By Tim Courtney, Chief Investment Officer
Many investors have given up on international markets, and after the last decade it is understandable. The 10-year stretch concluding in October of 2020 represented the worst rolling 120-month period for international markets compared to the U.S. since the early 1970s when international return data became available.1 The U.S. market outperformed broad international markets by 9.3% a year over that decade. From about 2011 through 2021, the U.S. experienced higher than average returns while international returns were much lower than average.
This extreme U.S. outperformance can be attributed to three main factors. First, the U.S. economy ended up growing faster than other developed markets.2 Second, the dollar strengthened during that time period.3 Third, and probably most significantly, international markets didn’t have legitimate counterparts to corporate behemoths like Amazon, Apple, Facebook, Google and Microsoft that drove U.S. market behavior.
Market returns became more and more dominated by these names as market indexes became so heavily weighted in them. In fact, the S&P 500 was more concentrated (30%) in its top 10 names at the end of 2021 than at any time since at least 1980.4
Will the U.S. outperformance continue? History shows that outperformance has switched back and forth between the international and the U.S. 10 times since the early 1970s, with the most recent run in favor of the U.S. the greatest on record in terms of time and magnitude. However there is now an eleventh leader change as international markets have outperformed the U.S. since late 2021.
The U.S. could recapture the lead, but there will be headwinds. Concentration in the megacap names has led the U.S. market to become more expensive from a valuations standpoint.5 The international markets, on the other hand, are trading at valuations that are much lower than their long-term average.6
Additionally, as the U.S. companies have become bigger and more dominant, the odds increase that they’ll run into regulatory challenges that they have so far escaped. It is also not clear that the dollar will continue to outperform, which could move back toward its long-term trend line of slight annual declines against a basket of foreign currencies.
We believe having a diversified portfolio that includes international exposure is prudent. Over five decades returns in dollar terms for both U.S. and international have been very similar, and owning both has historically allowed investors to smooth returns and beneficially rebalance between the two. If you have any questions, please contact your Exencial advisor.
- DFA Returns (3/31/23) – S&P 500 Index TR and MSCI EAFE ex Japan USD GR
- Federal Reserve Bank of St. Louis (5/4/23) — Gross domestic product
- Trading Economics (5/4/23) — United States dollar
- The Balance (1/4/22) — A handful of stocks increasingly dominates the S&P 500
- Reuters (4/27/23) — As U.S. megacaps soar, some investors are wary of rising valuations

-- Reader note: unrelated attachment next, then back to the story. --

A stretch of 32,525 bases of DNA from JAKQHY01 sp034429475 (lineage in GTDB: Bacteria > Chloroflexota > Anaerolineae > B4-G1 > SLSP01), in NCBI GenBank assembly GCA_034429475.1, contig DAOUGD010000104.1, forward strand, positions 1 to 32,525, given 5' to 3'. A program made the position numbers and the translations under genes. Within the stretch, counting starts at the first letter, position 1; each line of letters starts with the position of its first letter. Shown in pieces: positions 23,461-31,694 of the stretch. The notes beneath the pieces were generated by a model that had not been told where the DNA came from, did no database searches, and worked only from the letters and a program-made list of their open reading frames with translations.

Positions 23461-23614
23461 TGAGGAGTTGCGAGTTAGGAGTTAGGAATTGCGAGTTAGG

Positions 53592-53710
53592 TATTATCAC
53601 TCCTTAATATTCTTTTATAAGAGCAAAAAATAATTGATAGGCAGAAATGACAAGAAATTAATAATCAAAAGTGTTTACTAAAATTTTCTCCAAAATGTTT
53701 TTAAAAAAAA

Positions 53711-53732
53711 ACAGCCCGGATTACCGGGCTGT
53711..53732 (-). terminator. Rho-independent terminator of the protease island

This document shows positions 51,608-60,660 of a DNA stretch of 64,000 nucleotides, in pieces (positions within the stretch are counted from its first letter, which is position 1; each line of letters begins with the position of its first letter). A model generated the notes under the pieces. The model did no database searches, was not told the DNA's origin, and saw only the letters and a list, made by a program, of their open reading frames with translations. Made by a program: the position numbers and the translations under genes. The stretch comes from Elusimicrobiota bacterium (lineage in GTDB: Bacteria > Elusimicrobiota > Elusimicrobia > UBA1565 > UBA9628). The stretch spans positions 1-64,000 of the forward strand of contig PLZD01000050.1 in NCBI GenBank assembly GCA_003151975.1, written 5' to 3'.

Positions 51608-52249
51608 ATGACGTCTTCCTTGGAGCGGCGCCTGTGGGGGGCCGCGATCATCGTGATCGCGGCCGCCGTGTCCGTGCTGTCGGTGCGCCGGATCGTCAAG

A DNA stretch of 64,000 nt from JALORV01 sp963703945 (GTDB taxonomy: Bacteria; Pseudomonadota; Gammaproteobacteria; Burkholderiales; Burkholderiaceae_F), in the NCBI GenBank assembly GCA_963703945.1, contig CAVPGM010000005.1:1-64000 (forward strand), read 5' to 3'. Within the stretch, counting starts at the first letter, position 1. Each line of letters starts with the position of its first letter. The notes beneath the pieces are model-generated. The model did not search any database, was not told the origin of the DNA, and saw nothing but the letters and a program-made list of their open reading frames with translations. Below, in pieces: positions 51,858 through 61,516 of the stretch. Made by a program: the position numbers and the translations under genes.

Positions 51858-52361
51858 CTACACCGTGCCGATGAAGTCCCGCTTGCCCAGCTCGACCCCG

- Morningstar (3/31/23) – Market Price/Earnings in US, Japan, Europe, EM, China
PAST PERFORMANCE IS NOT AN INDICATION OF FUTURE RETURNS. Information and opinions provided herein reflect the views of the author as of the publication date of this article. Such views and opinions are subject to change at any point and without notice. Some of the information provided herein was obtained from third-party sources believed to be reliable but such information is not guaranteed to be accurate. In addition, the links provided within are for convenience only and the provision of the links does not imply any sponsorship, endorsement, or approval of any of the content. We do not guarantee the content or its accuracy and completeness. The content is being provided for informational purposes only, and nothing within is, or is intended to constitute, investment, tax, or legal advice or a recommendation to buy or sell any types of securities or investments. The author has not taken into account the investment objectives, financial situation, or particular needs of any individual investor. Any forward-looking statements or forecasts are based on assumptions only, and actual results are expected to vary from any such statements or forecasts. No reliance should be placed on any such statements or forecasts when making any investment decision. Any assumptions and projections displayed are estimates, hypothetical in nature, and meant to serve solely as a guideline. No investment decision should be made based solely on any information provided herein and the author is not responsible for the consequences of any decisions or actions taken as a result of information provided in this book. There is a risk of loss from an investment in securities, including the risk of total loss of principal, which an investor will need to be prepared to bear. Different types of investments involve varying degrees of risk, and there can be no assurance that any specific investment will be profitable or suitable for a particular investor’s financial situation or risk tolerance. Exencial Wealth Advisors, LLC (“EWA”) is an investment adviser registered with the Securities & Exchange Commission (SEC). However, such registration does not imply a certain level of skill or training and no inference to the contrary should be made. EWA may only transact business in those states in which it is registered, notice filed, or qualifies for an exemption or exclusion from registration or notice filing requirements. Complete information about our services and fees is contained in our Form ADV Part 2A (Disclosure Brochure), a copy of which can be obtained at www.adviserinfo.sec.gov or by calling us at 888-478-1971.